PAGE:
The new TAKUMI whitepaper digs under the surface of what makes Influencer Marketing tick, and what’s on the horizon.
TAKUMI surveyed over 3,500 consumers, marketers, and influencers across the UK, US, and Germany to uncover the latest trends in the sector. The report ‘Into the mainstream: Influencer marketing in society’, uncovered divided opinions on what consumers want to see and what brands are willing to engage with influencers on.
Despite the COVID-19 pandemic and its impact on the economy, Marketers are increasingly putting their faith and budgets into multi-channel influencer campaigns and seeing returns on their investments.
It is clear that creative influencer talent is breaking ‘into the mainstream’: providing authentic content that appeals to the values and principles of consumers.
“With 73% of marketers upping spend in influencer marketing, it is clearly a core pillar of any effective brand marketing strategy.”
“However, despite this growth, the industry cannot rest on its laurels. With conversations around diversity, equality and inclusivity gaining momentum in the industry and wider society, it’s clear that consumers are hungry for influencer marketing with a social conscience.”
“Marketers need to consider how their influencer campaigns will champion progress and reflect the real lives and concerns of consumers if they want to remain relevant and compelling.”
Mary Keane-Dawson, Group CEO of TAKUMI.
Here’s a look at some of the key findings from our whitepaper…
Marketers spending more on influencer marketing than they were a year ago
In the last 12 months, almost three-quarters of the marketers we spoke to (73%) have allocated more resources to influencer marketing, with spend particularly increasing in the retail (79%), legal (79%), and manufacturing (75%) sectors.
Brands are also working with influencers across more mainstream advertising channels including OOH (83.3%), print (80%), and TV & radio (81.3%). Consumers are equally receptive to this shift: over a third (38%) are open to seeing influencers incorporated into traditional advertising.
Influencer marketing delivering better ROI than traditional advertising channels
A quarter (25%) of 16–24-year-olds say Instagram is the most likely advertising platform to lead to a purchase and our research shows that marketers recognise the strong ROI potential, with almost two-thirds (60%) agreeing that influencer marketing provides better ROI for brand marketing campaigns compared with traditional advertising.
Influencers acting as a news source
Nearly a quarter of consumers in the UK (24%) and Germany (23%), and 28% of US consumers are more likely to source news updates and opinions from influencers than journalists and established news outlets. This figure rises to more than a third of 16–24-year-olds (38%), 38%, of 25–34-year-olds, and 34% of 35–44-year-olds.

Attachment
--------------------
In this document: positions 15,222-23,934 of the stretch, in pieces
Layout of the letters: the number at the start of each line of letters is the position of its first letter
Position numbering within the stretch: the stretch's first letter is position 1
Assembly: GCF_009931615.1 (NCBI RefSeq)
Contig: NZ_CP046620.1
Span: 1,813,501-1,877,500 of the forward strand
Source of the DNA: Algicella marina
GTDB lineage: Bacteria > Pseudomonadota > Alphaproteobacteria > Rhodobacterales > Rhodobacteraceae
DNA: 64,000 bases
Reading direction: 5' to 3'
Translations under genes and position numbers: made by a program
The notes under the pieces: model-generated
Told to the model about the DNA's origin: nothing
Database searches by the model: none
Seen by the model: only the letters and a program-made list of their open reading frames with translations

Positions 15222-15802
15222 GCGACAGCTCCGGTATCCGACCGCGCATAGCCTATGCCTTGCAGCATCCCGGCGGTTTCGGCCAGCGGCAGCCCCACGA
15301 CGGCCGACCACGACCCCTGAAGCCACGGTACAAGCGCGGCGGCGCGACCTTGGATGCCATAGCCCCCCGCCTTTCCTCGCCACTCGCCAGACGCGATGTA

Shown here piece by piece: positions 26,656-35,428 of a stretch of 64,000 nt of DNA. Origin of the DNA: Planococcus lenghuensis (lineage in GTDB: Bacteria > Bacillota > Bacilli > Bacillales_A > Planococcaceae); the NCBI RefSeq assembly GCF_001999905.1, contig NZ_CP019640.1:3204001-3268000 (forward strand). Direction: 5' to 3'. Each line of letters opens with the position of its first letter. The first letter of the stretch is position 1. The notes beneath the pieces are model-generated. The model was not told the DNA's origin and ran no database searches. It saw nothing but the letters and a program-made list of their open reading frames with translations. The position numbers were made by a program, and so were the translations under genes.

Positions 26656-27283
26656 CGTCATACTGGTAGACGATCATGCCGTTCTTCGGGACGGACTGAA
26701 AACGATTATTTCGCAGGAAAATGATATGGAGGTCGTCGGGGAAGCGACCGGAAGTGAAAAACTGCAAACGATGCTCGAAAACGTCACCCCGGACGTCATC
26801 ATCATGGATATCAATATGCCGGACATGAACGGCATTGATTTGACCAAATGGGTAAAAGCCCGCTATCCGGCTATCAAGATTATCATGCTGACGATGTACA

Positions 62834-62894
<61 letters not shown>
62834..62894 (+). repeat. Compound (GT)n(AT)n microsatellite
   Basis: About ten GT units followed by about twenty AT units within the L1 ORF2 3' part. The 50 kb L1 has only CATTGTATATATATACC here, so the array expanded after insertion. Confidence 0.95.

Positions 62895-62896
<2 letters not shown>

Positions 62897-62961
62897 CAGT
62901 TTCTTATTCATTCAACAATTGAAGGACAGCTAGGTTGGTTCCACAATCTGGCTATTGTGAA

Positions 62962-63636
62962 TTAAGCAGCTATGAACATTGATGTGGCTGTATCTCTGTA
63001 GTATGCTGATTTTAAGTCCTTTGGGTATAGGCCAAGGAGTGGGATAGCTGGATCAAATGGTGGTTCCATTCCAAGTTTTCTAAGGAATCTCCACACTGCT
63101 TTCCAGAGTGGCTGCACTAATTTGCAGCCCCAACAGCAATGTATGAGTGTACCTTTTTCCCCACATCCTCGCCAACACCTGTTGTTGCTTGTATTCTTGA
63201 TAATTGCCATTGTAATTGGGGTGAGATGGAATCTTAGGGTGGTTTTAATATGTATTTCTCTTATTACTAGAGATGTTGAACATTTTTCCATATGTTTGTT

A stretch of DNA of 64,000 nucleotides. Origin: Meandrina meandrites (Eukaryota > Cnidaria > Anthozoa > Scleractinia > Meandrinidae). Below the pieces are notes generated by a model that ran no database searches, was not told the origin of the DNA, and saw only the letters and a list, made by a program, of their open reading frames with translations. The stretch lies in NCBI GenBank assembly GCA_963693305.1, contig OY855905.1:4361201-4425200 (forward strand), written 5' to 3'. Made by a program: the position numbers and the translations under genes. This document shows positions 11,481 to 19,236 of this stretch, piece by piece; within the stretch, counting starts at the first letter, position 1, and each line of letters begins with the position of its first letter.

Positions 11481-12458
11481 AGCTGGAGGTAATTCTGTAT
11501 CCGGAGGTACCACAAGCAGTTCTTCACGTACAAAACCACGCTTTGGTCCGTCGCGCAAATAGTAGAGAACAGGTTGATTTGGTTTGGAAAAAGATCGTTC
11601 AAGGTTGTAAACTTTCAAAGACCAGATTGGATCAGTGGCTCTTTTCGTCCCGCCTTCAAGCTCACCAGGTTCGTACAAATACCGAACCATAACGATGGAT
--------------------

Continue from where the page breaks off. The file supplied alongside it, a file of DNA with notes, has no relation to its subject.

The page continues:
With this in mind, it’s unsurprising that 41% of consumers agree that social media influencers should use their platforms to discuss current affairs and everyday activism.
32% of consumers across the UK, US, and Germany find influencer content more relatable to their real lives than content produced by brands, which explain the desire for current-affairs driven content.
As reflected by the Black Lives Matter movement: more than 50% of all content creators we surveyed said also that diversity was the number one issue that needs to be addressed by marketers and brands moving forward.
Similarly, a quarter of influencers (25%) want to establish relationships with brands that are aligned with their moral standpoints — across diversity, the environment, and social issues.
Despite this, over half (55%) of marketers across the UK, US, and Germany said they would be anxious about working with an influencer who is vocal about social and political issues.
Increasingly influencer marketing is on the public’s radar, and consumers overwhelmingly believe influencers have become compelling communicators, challenging household names and journalists alike.
Content creators have reached the mainstream, and are making waves in terms of consumer trust, which is increasing in tandem with the growth of the industry.
With conversations around diversity, race, and culture thrust into the fore at the height of the pandemic, our research has found consumers to be hungry for content produced by influencers who take a stance on societal and political issues.
Influencers who use their platforms to discuss current affairs and everyday activism will be key for marketers moving forward, and any anxieties around engaging these sorts of content creators must be quelled.
Influencer marketing is evolving at an exponential rate. As brands and content creators continue to adapt to meet consumer appetites, the industry looks to be unstoppable.
To read the full report, you can download from our